Sin City

2005

Crime / Thriller

Synopsis


Uploaded By: hillelitz
Downloaded 226,866 times
August 18, 2012 at 8:51 am

Cast

Clive Owen as Dwight
Bruce Willis as Hartigan
Jessica Alba as Nancy Callahan
720p 1080p
850.61 MB
1280*688
English
R
English
23.976 fps
2hr 27 min
P/S 11 / 39
1.80 GB
1920*1040
English
R
English
23.976 fps
2hr 27 min
P/S 11 / 130

Movie Reviews

Reviewed by jtizzle 5 / 10

caught the Philly sneak preview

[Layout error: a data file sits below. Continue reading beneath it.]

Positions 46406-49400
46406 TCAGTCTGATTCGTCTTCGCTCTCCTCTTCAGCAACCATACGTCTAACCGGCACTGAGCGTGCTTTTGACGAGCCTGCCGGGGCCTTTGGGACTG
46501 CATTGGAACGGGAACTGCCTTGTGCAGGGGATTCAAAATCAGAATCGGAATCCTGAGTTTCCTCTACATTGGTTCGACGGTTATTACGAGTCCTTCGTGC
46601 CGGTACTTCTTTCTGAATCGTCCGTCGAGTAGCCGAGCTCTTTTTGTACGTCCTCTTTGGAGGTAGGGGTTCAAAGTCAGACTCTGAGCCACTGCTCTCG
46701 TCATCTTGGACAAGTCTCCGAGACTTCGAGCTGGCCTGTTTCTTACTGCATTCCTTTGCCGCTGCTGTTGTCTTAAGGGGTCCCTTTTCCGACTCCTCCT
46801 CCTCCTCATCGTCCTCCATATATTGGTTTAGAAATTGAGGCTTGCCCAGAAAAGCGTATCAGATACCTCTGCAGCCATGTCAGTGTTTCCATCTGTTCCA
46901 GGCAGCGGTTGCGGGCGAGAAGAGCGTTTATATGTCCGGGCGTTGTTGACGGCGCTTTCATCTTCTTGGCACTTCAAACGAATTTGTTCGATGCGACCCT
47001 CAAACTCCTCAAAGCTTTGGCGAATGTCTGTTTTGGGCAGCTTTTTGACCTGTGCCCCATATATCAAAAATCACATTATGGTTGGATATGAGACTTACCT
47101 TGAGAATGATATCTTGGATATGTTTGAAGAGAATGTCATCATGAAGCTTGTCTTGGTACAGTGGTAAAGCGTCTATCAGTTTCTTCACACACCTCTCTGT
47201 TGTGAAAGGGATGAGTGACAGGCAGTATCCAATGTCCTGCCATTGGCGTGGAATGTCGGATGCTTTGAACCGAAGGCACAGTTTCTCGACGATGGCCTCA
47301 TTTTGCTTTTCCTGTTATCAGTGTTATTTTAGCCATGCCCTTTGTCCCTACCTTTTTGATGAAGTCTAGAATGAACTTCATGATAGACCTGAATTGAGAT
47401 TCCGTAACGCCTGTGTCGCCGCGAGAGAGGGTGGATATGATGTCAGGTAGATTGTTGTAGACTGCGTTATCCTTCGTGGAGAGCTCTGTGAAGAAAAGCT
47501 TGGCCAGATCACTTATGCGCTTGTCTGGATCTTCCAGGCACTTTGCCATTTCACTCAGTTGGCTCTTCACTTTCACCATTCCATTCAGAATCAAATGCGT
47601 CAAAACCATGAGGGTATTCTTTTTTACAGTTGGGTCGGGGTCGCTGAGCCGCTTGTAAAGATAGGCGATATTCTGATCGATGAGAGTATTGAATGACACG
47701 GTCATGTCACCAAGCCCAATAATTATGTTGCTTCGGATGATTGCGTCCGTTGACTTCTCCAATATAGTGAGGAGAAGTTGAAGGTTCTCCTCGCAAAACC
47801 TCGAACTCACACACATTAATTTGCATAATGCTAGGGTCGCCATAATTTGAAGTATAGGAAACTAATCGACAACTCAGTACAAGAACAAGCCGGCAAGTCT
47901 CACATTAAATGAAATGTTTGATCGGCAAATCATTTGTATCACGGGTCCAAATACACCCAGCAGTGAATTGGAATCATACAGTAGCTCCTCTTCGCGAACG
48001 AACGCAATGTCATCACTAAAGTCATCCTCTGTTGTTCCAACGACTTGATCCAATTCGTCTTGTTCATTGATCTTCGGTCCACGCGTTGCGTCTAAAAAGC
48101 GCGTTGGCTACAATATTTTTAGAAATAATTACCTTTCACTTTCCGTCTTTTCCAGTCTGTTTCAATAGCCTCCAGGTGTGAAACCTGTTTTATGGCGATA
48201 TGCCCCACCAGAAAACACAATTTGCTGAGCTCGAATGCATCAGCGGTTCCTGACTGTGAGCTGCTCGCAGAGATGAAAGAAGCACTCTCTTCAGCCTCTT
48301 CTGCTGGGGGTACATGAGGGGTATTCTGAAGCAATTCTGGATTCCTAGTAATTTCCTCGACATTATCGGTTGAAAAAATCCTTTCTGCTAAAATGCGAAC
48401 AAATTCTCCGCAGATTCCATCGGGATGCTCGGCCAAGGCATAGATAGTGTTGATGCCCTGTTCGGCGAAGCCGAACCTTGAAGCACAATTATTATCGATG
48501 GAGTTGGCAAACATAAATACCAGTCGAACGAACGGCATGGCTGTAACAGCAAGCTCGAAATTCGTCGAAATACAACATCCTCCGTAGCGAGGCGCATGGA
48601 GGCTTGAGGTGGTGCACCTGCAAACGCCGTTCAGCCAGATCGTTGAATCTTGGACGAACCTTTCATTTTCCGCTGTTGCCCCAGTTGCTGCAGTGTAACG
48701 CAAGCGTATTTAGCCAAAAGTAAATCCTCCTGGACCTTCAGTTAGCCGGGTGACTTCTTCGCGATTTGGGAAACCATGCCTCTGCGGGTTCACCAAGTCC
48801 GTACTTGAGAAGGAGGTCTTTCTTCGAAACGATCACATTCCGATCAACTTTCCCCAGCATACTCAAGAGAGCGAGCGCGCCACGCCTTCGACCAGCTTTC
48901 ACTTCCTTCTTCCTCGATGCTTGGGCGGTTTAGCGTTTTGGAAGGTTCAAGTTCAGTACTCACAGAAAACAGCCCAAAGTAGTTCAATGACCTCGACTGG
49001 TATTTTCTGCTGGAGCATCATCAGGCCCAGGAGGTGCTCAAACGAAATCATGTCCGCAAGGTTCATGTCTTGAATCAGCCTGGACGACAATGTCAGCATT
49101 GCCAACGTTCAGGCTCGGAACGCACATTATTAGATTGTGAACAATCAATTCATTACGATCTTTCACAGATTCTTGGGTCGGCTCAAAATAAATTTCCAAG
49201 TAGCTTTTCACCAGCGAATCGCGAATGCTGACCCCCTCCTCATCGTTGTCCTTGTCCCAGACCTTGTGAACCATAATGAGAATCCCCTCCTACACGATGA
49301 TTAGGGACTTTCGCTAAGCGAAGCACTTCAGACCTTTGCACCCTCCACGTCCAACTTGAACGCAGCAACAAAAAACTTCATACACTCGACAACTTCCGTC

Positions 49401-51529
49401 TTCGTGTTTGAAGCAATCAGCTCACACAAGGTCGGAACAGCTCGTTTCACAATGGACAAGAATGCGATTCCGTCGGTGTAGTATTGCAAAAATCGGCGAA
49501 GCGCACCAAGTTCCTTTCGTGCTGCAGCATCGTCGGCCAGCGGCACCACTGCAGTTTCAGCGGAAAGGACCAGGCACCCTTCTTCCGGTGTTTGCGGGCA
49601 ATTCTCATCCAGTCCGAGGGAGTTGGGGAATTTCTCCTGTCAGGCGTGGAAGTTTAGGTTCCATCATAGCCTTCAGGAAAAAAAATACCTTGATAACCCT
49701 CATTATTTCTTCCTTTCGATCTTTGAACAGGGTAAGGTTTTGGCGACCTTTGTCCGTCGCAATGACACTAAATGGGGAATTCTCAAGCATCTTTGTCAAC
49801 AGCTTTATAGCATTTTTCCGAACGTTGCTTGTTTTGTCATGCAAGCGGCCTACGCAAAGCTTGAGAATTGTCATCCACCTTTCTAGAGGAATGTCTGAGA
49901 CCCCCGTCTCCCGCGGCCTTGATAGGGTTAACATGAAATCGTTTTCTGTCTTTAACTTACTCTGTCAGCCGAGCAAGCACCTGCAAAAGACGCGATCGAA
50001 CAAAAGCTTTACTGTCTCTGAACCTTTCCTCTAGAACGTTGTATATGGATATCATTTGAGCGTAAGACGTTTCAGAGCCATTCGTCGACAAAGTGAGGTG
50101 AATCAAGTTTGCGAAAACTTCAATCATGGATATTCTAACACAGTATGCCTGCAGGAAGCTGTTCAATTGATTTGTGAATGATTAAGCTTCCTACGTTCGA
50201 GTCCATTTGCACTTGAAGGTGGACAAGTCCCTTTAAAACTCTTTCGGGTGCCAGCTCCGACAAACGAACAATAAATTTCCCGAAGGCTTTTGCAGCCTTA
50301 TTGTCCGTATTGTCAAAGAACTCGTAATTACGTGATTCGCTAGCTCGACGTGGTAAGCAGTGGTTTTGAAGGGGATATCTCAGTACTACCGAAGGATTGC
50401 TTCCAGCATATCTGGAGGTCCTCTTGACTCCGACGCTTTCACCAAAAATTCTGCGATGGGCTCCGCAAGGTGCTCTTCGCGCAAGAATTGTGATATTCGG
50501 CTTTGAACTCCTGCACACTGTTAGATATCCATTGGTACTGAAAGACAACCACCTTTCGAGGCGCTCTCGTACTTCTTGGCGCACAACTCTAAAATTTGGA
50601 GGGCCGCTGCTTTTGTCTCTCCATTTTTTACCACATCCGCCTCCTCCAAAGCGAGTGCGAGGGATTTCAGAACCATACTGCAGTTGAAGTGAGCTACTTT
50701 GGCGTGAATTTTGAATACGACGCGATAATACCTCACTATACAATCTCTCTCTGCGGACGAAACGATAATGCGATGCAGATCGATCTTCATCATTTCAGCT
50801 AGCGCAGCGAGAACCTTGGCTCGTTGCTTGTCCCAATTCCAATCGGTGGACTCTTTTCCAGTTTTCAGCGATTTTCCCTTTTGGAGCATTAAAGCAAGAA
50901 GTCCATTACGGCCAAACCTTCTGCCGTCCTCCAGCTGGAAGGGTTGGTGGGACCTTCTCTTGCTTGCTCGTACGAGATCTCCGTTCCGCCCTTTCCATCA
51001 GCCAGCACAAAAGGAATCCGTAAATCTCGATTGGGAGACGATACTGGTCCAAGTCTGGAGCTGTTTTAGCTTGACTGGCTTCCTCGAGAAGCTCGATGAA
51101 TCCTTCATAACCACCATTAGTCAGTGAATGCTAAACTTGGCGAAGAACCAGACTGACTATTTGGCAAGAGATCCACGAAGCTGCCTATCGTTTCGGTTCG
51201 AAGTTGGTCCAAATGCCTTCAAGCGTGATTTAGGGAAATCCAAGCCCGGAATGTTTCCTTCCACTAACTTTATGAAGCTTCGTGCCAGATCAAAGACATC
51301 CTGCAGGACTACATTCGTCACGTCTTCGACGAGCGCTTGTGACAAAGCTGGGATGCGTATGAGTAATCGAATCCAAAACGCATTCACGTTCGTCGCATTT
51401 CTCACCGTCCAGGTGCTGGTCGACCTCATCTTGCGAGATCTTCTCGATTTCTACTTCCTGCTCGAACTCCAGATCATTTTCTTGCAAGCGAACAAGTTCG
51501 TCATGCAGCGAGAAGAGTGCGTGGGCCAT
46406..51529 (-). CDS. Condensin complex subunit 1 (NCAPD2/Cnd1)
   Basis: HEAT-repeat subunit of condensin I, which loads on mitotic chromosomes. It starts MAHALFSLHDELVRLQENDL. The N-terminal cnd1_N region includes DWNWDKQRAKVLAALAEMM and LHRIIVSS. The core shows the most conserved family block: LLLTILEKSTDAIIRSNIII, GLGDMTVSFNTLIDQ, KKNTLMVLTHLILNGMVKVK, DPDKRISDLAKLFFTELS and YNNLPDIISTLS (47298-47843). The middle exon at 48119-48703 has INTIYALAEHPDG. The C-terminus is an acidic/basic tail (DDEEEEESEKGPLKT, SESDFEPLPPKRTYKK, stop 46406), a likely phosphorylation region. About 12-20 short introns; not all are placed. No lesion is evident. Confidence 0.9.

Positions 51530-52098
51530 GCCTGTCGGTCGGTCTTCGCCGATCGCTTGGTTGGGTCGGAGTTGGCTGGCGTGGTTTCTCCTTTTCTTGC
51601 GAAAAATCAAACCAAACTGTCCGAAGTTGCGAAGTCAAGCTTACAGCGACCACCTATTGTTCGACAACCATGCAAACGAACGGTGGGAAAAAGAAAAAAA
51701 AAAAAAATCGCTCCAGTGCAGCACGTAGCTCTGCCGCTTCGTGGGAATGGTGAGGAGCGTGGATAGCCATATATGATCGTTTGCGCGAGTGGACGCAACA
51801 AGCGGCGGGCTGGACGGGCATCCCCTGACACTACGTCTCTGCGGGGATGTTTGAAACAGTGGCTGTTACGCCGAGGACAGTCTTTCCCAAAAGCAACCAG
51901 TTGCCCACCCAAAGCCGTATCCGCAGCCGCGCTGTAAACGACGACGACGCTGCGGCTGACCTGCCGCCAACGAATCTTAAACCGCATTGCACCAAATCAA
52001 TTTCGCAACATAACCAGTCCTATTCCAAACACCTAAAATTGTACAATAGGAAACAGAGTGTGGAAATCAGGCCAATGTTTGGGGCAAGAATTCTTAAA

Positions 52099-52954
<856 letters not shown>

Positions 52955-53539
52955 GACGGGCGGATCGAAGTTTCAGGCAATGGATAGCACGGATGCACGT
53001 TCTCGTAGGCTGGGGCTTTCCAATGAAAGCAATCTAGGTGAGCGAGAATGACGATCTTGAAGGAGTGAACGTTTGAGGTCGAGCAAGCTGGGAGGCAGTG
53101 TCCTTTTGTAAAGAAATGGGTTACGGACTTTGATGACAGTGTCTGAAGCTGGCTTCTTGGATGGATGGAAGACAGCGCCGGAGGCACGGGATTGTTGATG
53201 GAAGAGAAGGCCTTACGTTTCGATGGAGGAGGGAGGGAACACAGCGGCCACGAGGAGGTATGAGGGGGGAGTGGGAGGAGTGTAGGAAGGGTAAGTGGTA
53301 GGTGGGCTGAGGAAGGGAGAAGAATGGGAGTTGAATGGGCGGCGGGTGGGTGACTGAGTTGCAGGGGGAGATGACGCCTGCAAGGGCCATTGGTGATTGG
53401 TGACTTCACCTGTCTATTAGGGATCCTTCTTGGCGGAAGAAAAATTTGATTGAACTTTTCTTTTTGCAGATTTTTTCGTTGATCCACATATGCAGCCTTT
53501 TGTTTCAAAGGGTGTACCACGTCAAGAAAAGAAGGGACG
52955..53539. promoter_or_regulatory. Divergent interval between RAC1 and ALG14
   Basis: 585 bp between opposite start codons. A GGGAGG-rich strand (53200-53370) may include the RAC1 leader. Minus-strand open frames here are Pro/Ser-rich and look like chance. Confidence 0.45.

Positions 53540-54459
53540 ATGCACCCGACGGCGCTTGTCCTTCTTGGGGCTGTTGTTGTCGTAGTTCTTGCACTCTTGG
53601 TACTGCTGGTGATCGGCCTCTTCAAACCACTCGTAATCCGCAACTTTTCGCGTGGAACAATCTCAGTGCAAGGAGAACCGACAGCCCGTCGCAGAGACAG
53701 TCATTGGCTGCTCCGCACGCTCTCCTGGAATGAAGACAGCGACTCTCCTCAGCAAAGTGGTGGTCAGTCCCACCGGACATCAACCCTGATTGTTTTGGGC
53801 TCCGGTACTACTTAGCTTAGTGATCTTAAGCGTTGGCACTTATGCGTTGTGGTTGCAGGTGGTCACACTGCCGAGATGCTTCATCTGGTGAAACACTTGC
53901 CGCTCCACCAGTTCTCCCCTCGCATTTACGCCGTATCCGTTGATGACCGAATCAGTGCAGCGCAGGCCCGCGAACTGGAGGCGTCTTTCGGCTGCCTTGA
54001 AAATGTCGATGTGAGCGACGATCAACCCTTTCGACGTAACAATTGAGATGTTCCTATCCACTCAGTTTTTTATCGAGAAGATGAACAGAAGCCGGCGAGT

I caught the Philly sneak preview of "Sin City" yesterday, and I have to say my hat is off. Few comic book movies have ever looked good on screen. The X-Men and Spider Man movies have done a good job breaking that stigma. In my opinion the aforementioned flicks have been a perfect melding of Hollywood and the Comic book universe, but "Sin City" elevates it to an art form, literally. It is hands down, the best representation of a comic book turned film ever. After catching the trailer on a TV commercial, I was intrigued, to say the least. So I went to my local comic book store and bought the Frank Miller books the movie is based on, and enjoyed them for their off beat humor, incredible violence, and stories of love, lust, friendship, honor and seedily-earned redemption in the underworld of fictional Basin City. Upon further contact with the Comic Book store owner, he clued me in to the sneak preview on the 16th of March (yesterday as I post this), so like a kid on his way to pick up the latest issues of whatever comics are popular these days, I took the day off and went to the showing. Having recently read the stories that are included in the film ("Sin City," later renamed to "The Hard Goodbye"; "The Big Fat Kill;" and "That Yellow Bastard"), I was amazed at how much of the dialogue and narration of the books actually made it to the big screen translation. This coming from a guy whose heart was ripped out by the bastardization of "The Sum of All Fears," bear in mind - I know what it's like to have a book you love not be given the loving attention we feel it deserves when it hits the big screen. The dialogue isn't always the best (it's a comic book, not Shakespeare, people) and even the best acting in the world won't change that. But seriously, if you're paying attention to that minor blemish, you're missing the point of the movie to begin with. Aside from the dialogue, the imagery in the film is something to be appreciated, whether you like the stories or not. Equally beautiful and gritty black and white, with occasional brushes of color that all but explode off the screen- the comic books (graphic novels to you purists) act like storyboards for this movie- as life is breathed into the still images on the pages. The "From Book to Screen" section that is no doubt going to be a feature on the future DVD release of this movie will no doubt drop a few jaws for those that haven't bothered to check out the source material. Cold, cruel humor and over-the-top, audience-wince-inducing violence are blended in the style of "Pulp Fiction" and "From Dusk 'Till Dawn" for obvious reasons, but as I stated before, it's all direct from the books. Kudos to Robert Rodriguez for not compromising in the making of this film and for his commitment to the original source material; and also to his co-director Frank Miller for his obvious contributions. And to the actors in it- the cavalcade of them. My favorite performance was turned in by Mickey Rourke for playing Marv absolutely letter perfect from the book (and he demonstrates one of the best narrative voices I've heard in a movie since Morgan Freeman in "The Shawshank Redemption"). Elijah Wood has a non-speaking role, but his Kevin will follow you home as much as Nick Stahl's Junior does. Clive Owen is solid as Dwight (and I know a lot of geek fan-boys out there were upset that he was picked for the character) and Bruce Willis does what he does best as a cop that won't quit, Hartigan. The standout female performance is a toss up between either Rosario Dawson for her valkyrie, warrior, hooker Gail, or (it kills me to say it) Brittany Murphy as a "His Girl Friday" cocktail waitress. The movie is definitely not for all tastes, and kids shouldn't be allowed in buildings even next to theaters showing this movie- but it will no doubt be a hotly discussed film as we creep through Hollywood's typically "phoned-in, pre-Summer" Feb/March/April offerings.